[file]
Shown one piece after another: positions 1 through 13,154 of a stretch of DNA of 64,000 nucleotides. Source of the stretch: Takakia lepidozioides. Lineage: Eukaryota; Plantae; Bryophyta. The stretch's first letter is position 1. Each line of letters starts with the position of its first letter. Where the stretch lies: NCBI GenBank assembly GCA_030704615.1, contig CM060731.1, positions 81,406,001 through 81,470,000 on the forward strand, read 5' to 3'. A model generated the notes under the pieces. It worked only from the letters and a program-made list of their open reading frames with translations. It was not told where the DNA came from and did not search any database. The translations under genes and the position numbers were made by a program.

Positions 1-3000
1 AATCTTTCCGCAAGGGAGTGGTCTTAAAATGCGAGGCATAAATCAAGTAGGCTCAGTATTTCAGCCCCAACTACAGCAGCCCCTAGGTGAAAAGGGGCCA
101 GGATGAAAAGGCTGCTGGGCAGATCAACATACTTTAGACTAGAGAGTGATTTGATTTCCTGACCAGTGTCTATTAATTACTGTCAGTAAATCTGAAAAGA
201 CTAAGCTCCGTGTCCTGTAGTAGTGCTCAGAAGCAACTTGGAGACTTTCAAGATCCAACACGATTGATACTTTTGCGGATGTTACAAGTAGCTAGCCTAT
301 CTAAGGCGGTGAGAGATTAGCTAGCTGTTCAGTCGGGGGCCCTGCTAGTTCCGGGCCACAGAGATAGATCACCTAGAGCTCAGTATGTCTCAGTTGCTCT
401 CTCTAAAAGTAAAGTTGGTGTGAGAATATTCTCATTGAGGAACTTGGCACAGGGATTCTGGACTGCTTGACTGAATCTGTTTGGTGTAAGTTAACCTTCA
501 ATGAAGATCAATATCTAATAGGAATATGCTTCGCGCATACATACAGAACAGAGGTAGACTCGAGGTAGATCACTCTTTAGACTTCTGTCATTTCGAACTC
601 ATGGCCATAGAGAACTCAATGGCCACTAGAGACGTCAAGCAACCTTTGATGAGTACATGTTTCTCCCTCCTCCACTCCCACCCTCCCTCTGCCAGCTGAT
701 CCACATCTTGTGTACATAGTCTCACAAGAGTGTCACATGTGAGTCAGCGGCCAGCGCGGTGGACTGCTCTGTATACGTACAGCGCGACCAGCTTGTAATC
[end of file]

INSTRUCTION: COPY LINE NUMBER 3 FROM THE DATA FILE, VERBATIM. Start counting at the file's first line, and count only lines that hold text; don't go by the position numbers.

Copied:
1 AATCTTTCCGCAAGGGAGTGGTCTTAAAATGCGAGGCATAAATCAAGTAGGCTCAGTATTTCAGCCCCAACTACAGCAGCCCCTAGGTGAAAAGGGGCCA